A great deal of evidence now supports bioactive sphingolipids as key players in multiple aspects of cancer biology. By its metabolism of ceramide, acid ceramidase has the potential to promote cancer by reducing the pro-apoptotic lipid ceramide and favoring generation of S1P, which has demonstrated roles in preventing apoptosis as well as promoting inflammation and cell invasion 15–18
. Our previous work supports an oncogenic role for AC in prostate cancer, including promoting prostate cancer cell invasion9, 19, 20
. In this study we investigated the mechanism of AC-induced cell invasion and discovered a prominent role for AC and S1P in matrix degradation by upregulation, pericellular localization, and secretion of cathepsin B.
Our initial investigation revealed that AC overexpression in both stable cell lines and in transiently transduced cells overexpressed cathepsin B at the protein level and had elevated cathepsin B mRNA by RT-PCR. Since we found that AC did not affect cathepsin B protein stability, we concluded that AC-induced cathepsin B upregulation was due either to increased transcription or post-transcriptional mRNA stability. It is reported in the literature that Ets1 is a key transcription factor for cathepsin B, a finding supported by the presence of three proposed Ets1 binding sites in the cathepsin B promoter region21, 22
. Our studies reveal that both AC and S1P promote both elevated nuclear Ets1 and increased Ets1 binding to the cathepsin B promoter by chromatin immunoprecipitaiton.
Cathepsin B has been implicated as a contributor to cell death including apoptosis and lethal autophagy23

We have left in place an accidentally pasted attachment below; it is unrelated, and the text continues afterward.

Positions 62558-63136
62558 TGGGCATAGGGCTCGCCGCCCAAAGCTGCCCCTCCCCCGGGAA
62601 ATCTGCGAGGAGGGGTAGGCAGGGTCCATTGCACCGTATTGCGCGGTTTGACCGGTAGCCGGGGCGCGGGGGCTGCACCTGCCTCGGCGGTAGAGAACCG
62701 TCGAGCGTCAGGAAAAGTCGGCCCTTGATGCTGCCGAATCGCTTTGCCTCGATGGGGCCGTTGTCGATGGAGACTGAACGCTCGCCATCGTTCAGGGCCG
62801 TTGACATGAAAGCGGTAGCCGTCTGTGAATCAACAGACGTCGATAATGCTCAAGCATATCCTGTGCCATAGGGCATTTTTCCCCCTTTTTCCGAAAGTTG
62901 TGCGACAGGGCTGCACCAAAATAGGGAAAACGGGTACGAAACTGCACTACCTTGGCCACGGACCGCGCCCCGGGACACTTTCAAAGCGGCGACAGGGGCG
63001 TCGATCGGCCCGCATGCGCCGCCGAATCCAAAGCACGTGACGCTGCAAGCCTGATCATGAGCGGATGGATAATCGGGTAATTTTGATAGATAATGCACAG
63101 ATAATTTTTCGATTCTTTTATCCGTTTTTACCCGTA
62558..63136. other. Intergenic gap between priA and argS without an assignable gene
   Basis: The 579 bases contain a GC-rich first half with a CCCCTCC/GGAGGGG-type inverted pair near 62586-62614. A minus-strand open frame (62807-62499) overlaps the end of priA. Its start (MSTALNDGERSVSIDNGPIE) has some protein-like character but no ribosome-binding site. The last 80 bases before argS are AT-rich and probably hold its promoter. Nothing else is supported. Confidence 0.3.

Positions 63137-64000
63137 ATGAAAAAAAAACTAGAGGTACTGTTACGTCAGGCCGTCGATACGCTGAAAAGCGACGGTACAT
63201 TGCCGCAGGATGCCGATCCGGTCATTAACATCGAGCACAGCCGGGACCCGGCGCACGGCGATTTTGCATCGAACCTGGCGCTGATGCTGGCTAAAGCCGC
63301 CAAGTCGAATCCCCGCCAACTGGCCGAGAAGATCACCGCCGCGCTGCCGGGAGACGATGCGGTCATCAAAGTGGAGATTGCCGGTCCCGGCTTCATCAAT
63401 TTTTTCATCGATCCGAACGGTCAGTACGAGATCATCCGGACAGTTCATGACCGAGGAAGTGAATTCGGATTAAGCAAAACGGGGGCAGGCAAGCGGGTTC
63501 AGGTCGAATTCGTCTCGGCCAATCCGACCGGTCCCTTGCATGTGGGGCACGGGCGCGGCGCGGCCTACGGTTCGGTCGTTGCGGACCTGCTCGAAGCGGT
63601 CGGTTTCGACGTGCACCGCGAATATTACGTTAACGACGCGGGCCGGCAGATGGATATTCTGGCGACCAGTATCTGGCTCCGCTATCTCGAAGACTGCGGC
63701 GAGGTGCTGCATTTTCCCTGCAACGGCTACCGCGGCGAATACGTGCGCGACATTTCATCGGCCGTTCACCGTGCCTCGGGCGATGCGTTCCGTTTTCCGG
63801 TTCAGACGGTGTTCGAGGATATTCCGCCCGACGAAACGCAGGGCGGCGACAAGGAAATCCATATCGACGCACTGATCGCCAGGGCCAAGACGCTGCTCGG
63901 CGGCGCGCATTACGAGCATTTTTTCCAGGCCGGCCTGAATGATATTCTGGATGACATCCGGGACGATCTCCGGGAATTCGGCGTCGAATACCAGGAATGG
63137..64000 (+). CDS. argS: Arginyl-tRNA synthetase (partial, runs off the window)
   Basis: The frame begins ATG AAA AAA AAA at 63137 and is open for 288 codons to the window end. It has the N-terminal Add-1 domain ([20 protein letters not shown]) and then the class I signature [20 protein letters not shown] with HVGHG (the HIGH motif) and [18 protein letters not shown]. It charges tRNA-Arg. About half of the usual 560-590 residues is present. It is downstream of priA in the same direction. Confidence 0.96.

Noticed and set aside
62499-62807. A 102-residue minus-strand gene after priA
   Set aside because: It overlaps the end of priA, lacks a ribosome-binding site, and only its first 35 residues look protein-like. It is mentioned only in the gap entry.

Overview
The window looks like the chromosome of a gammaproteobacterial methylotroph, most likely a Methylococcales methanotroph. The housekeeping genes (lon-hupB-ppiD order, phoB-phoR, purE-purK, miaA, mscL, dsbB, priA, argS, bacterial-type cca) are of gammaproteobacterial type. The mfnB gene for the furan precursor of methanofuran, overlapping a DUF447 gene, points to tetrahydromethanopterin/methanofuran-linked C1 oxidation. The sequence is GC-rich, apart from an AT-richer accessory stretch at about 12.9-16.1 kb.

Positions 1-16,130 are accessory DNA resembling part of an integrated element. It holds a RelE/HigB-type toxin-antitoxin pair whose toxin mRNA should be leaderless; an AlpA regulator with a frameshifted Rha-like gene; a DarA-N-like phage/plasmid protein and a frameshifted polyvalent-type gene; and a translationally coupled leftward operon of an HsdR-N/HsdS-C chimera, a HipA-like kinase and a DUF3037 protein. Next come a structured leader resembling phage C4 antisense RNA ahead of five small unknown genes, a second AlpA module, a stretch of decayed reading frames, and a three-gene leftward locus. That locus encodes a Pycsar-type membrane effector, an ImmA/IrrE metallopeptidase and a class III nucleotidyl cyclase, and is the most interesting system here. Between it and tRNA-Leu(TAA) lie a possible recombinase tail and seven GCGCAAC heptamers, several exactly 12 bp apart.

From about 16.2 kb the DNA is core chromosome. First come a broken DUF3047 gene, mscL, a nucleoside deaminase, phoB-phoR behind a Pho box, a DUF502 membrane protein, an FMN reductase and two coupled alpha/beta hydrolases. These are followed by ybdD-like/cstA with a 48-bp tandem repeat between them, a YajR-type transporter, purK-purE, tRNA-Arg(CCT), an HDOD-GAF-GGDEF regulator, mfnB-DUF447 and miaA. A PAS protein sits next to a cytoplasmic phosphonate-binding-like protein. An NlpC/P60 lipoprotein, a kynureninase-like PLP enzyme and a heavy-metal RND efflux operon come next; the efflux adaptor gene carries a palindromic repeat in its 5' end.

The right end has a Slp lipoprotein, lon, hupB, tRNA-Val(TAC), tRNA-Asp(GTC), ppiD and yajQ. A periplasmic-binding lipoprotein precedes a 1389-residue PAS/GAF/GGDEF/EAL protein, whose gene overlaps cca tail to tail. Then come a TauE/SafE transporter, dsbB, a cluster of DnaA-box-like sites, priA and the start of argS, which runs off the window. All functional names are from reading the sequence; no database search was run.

. Thus, it was important for us to determine whether AC-induced cathepsin B was also a contributor to cell death. Supplementary Figure 8
demonstrates that while cathepsin B appears to be an important factor in ceramide-induced apoptosis, neither a reduction in cell viability nor an increase in apoptosis seems to be associated with overexpression of AC. These data are in keeping with our observations that AC promotes pericellular localization and membrane association of cathepsin B, which is associated with increased malignancy and invasion 24
Essential for new achievements in preventing morbidity and mortality associated with prostate cancer, and all solid cancers for that matter, will be a more comprehensive understanding of what promotes cancer invasion and metastasis, since exceptional cure rates are available to patients with localized disease whereas dismal prognoses accompany invasive and metastatic disease. In this study, we showed that cathepsin B is pericellularly redistributed when AC is overexpressed. Pericellular redistribution of cathepsin B is associated with cancer cell invasion, presumably by degradation of the extracellular matrix. Importantly, we demonstrate here that cathepsin B is actually localized to the outer leaflet of the cell membrane as flow cytometric analysis and confocal microscopy of non-permeabilized cells revealed antibody recognition of cathepsin B on the cell surface but not when first treated with trypsin. This finding is key as it demonstrates that cathepsin B is not only pericellular in distribution, but has direct access to the extracellular matrix where its role as a protease can contribute to tumor microenvironment remodeling and tumor cell invasion. AC overexpressing cells had distinct cathepsin B-rich invasive structures present with strong cathepsin B staining at the leading edge when plated on a synthetic matrix. These invasive structures were not present when cells were incubated with a specific cathepsin B inhibitor, strongly supporting a role for cathepsin B matrix degradation as a factor in AC-overexpression induced cell invasiveness.